I’ve only realised how delightful figs are in the past 18 months or so.
I never used to trust figs because they’re so squidgy and unusually coloured and lacking a core. It’s kind of funny, because those things now make them perfect fodder for my baking. They’re downright beautiful – I searched Pinterest for recipe inspiration and ended up “oohing” and “aahing” at how photogenic such an unassuming fruit could be.
They’re adorable little sacks of beauty.
Figs can be pretty expensive in Sydney, but I found a pack on special (yay!) I wanted to keep the figs as close to natural as possible and pick other flavours that would highlight their sweetness. Vanilla and blueberry make perfect partners in crime for fig.
The great thing about these tarts is that they are a perfect “grown up” option for Easter. If you’re not a big fan of chocolate eggs (I don’t understand you, but I do know you exist), a humble tart like this is a great alternative for an Easter treat. These little tarts are completely customisable – top them with whatever you want! I
Fig and blueberry tart
- 2 cups plain flour
- 135g butter
- ½ cup sugar
- 4 egg yolks
- 3 tbsp water
Vanilla crème patissiere
- 2 egg yolks
- 6 tbsp corn flour
- ¼ cup sugar
- 2 cups milk
- 4 tbsp butter
- 1 ½ tsp vanilla paste (or vanilla extract)
- 2 figs
- 100g blueberries
Rub together your plain flour and butter until they resemble bread crumbs. Add in the sugar and mix, then mix in the egg yolks. Make sure you mix thoroughly so that you don’t have mottled pastry. Add in the water, one tablespoon at a time – it may take slightly more or less than three tablespoons to achieve a cohesive dough.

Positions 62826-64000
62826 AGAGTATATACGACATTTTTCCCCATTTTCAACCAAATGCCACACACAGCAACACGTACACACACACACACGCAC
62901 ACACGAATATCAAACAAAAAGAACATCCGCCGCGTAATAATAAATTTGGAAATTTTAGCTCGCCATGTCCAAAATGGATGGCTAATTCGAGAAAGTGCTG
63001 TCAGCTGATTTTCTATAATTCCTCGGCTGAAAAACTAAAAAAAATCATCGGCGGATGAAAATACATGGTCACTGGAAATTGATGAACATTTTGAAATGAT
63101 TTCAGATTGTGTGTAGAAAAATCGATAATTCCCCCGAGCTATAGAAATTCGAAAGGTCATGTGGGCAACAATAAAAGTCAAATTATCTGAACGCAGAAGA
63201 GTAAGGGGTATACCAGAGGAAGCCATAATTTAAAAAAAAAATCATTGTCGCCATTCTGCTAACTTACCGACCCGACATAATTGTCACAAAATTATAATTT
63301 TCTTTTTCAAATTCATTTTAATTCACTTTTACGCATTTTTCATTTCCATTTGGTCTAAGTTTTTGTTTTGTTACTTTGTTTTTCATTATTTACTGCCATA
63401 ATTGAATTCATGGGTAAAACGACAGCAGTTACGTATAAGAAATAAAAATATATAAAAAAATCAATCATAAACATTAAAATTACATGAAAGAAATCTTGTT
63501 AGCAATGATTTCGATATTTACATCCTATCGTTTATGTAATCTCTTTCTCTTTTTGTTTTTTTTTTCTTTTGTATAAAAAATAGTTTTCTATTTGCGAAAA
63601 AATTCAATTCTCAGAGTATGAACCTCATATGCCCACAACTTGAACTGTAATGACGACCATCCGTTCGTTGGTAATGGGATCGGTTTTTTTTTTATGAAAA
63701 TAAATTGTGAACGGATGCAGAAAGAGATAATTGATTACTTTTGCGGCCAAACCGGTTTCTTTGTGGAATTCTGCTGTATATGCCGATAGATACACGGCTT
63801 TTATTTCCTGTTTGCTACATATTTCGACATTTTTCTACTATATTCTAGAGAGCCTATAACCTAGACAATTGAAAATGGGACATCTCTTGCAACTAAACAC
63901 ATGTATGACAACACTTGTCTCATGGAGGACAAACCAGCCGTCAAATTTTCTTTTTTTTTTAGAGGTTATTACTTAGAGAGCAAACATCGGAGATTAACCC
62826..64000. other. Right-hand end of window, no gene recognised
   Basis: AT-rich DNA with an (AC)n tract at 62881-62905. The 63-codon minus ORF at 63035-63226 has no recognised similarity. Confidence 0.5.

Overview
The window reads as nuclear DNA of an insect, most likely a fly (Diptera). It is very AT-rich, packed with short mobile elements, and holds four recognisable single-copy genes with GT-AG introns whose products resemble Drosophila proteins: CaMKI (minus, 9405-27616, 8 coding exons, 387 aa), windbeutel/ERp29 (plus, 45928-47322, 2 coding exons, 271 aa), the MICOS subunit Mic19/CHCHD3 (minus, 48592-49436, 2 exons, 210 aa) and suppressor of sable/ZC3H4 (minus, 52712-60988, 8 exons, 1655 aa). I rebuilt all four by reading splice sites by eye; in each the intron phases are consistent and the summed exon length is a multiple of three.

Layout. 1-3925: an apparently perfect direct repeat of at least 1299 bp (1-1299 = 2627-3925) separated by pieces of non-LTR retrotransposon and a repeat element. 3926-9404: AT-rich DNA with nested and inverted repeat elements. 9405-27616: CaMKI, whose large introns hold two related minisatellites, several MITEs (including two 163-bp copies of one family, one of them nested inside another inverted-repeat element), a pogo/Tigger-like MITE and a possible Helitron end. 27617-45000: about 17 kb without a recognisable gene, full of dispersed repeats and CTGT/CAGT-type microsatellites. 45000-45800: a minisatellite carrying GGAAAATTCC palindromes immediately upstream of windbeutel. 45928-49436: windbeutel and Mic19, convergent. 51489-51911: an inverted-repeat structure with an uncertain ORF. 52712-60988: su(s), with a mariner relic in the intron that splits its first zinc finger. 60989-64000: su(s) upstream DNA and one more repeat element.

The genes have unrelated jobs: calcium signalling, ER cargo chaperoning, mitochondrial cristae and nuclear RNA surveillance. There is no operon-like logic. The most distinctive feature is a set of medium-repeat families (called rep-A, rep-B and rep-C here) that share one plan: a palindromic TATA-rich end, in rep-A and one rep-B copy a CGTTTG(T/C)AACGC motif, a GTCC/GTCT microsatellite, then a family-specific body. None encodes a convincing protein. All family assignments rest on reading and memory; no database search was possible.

Press your dough together in a ball, cover in cling wrap and refrigerate for 15 mins.
Preheat your oven to 200°C and grab your dough from the fridge. Grease a 12 hole cupcake tin. Roll out your chilled dough to 4-5mm thickness and use a scone cutter to cute circles big enough to fit in the cupcake tin and create a small edge.
Prick each tart with a fork and pop them into the oven for 15 minutes.
While the tarts are in the oven, make a start on the crème patissiere. Bring the milk, butter and vanilla to a boil in a medium saucepan. Make sure you stir the mixture constantly to avoid burning the milk. Once it’s come to a boil, turn off the heat and set the mixture to one side.
Mix the egg yolks with the sugar and cornflour in a large bowl until you have a thick paste. This mixture does the same job that store-bought custard powder does. Grab your hot milk and pour it into the egg mixture in small increments (this tempers the mixture and ensures that it won’t separate later, if you pour all the hot milk in at once, you risk burning or cooking the egg mixture), mixing well after each addition.
Once all of the milk is mixed in, you should have a warm, silky mixture. Pour it back into the milk pan and whisk it over a very low heat. Timing is crucial at this point, because you want to thicken the mixture. Whisking constantly to encourage air into the mixture, make sure you pay attention to the texture of the mixture – once the mixture reaches the consistency of soft serve ice cream, take it off the heat and keep whisking. If you leave it on the heat any longer, it will over-cook and start to look like scrambled eggs!* The residual heat in the mixture will cook the crème patissiere further, so whisk for a good five minutes before spooning it into the tart cases.
Set in the fridge for ten minutes to cool, then top with whatever Easter-appropriate toppings you like, get creative. If you prefer Easter eggs or chocolate and blueberries on your tarts, try that instead – they’ll still look great and taste delicious!
*If you do happen to over-cook the mixture, add a generous dash cold milk and whisk into the mixture until you achieve a smooth crème patissiere.
Completely unrelated to figs or tarts, here is a gratuitous photo of Norman napping. He got so impatient of waiting for the crumbs as I baked the pastry shells that he snuck up onto the lounge and had a sneak sleep.